I feel as if her death will have consequences in and for this country that no man can foresee. The Prince of Wales is an arch-vulgarian (don't repeat this from me); the wretched little 'Yorks' are less than nothing; the Queen's magnificent duration had held things magnificently - beneficently - together and prevented all sorts of accidents. Her death, in short, will let loose incalculable forces for possible ill. I am very pessimistic.
To another American, when the queen had actually died, he wrote:
We grovel before fat Edward - E. The Caresser, as he is privately named ... But I mourn the safe and motherly old middle-class queen, who held the nation warm under the fold of her big, hideous, Scotch-plaid shawl and whose duration had been so extraordinarily convenient and beneficent. I fear her death much more than I should have expected; she was a sustaining symbol - and the wild waters are upon us now.
James bids his compatriots to mourn Victoria, 'for she was always nice to us'. His novelistic antennae caught, as political commentary might have failed to do, the vulnerability of the most powerful nation upon Earth, at the apogee of its pre-eminence.
From the perspective of over one hundred years, we look back to the early years of the twentieth century and see the Edwardian world through the mayhem of slaughters and revolutions which followed. Knowing what is to come will influence two quite different approaches. Some will look back on the period before the First World War as a Golden Age of peace and prosperity, of long afternoons and country house parties. Others will see in the troubled situation in the Empire, the terrible living conditions of the urban poor, the twin growth of nationalism and military technology, a terrifying howl of ancestral voices prophesying war. Both those opposing polarities will focus some of their thoughts upon the monarchy. After all, it was in the aim of ridding the world of the tyrannies and injustices with which a monarchical system is associated that the revolutions in Russia, Germany, Bulgaria, Italy, Spain, were to be driven forward. Some readers of history will continue to see that upturning of thrones to be, in the Cromwellian phrase, a cruel necessity. Others will note that in the years when other countries of the world had their civil wars, their Gulags, their Dachaus and their Kristallnachts, it was the conservative, monarchical, aristocratic Britain which maintained a political ideal of personal freedom, not merely for its own citizens, but also for foreign refugees to its shores and those in other lands who fought for freedom.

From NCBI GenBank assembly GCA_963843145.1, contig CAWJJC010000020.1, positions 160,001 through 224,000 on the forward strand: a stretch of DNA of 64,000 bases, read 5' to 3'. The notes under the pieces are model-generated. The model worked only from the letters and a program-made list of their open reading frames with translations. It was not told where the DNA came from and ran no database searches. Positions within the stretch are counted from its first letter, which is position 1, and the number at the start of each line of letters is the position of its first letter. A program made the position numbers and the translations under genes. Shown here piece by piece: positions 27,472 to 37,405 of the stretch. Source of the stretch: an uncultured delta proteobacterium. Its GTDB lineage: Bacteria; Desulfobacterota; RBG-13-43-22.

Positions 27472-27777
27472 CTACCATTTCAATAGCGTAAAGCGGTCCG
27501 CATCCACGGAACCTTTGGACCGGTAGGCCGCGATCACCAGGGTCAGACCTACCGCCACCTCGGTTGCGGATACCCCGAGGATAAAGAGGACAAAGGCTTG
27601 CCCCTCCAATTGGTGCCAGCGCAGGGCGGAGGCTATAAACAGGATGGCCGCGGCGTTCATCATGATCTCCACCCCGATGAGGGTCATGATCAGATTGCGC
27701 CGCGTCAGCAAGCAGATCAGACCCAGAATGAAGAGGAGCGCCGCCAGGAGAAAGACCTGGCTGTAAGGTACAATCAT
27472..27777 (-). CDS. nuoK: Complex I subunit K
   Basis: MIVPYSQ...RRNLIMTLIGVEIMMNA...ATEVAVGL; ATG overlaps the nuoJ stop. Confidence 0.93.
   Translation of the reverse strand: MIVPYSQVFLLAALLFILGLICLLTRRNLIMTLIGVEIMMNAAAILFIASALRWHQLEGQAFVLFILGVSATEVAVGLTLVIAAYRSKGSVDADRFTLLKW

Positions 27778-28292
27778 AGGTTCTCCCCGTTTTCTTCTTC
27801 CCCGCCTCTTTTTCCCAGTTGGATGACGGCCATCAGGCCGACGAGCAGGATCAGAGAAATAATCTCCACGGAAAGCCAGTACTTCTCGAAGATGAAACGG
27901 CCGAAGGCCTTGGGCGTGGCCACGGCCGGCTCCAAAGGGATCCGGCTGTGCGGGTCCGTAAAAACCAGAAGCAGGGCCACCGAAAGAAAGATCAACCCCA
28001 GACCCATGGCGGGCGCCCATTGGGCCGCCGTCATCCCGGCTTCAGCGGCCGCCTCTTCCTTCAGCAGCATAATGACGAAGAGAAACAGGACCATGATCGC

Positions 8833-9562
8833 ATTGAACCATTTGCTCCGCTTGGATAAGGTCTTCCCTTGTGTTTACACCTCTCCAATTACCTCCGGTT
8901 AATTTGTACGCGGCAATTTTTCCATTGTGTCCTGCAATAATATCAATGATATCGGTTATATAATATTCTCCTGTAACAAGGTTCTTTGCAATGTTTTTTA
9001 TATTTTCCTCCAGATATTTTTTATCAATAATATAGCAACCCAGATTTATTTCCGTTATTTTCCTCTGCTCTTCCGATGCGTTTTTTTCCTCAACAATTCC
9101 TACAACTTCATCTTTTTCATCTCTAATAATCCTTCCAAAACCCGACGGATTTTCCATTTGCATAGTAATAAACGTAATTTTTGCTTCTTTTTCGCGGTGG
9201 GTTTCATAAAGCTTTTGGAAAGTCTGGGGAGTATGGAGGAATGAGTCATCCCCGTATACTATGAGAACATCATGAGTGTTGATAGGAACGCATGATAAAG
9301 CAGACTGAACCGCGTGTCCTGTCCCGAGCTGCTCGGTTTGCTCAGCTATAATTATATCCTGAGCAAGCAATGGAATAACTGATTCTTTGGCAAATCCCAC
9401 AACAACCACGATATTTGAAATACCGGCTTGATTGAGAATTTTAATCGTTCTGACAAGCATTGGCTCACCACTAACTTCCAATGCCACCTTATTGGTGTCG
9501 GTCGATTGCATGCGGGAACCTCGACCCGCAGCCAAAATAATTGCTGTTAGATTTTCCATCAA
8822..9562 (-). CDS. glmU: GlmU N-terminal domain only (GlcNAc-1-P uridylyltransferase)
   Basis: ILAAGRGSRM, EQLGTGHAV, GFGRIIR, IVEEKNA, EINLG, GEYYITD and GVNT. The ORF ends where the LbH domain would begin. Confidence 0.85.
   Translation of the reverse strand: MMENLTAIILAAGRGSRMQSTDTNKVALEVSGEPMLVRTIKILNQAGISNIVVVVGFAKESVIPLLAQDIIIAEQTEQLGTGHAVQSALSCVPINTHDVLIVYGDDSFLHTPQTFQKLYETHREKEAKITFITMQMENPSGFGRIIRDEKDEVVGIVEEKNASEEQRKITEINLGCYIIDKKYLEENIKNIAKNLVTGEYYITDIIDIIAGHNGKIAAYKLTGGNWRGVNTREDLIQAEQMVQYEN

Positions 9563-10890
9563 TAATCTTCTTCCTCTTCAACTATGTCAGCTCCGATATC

Those who lean towards the latter view, as I do myself, need to be clear in their minds what they are saying. While it might be true that the evolved monarchical system and a liberalized aristocracy in Britain undoubtedly did help to maintain a rule of law, a continuity with stabler days, in a way that revolutionary wars did not, it would be absurd to suggest that the monarchs themselves had very much to do with it. Faced with the military or economic disasters which befell some other European countries, it is unlikely that any of the four British monarchs of the first half of the twentieth century would have been able to withstand the rise of a British Lenin or a British Mussolini. It was often what they did not do, rather than what they did, which strengthened the monarchs' roles. The notion that beneath a deceptive appearance there lurked profound political acumen in the monarchs who reigned from 1901 to 1952, in Edward, George, Edward or George, is to be resisted. It is to overlook the truth of what Henry James intuited as he witnessed the passing of Victoria, the removal of 'a sustaining symbol'. This is not to say that Edward VII, who was personally amiable, did not have some aptitude for oiling diplomacy. His chief virtue, politically, however, was that he allowed that side of things, almost exclusively, to be handled by professional politicians.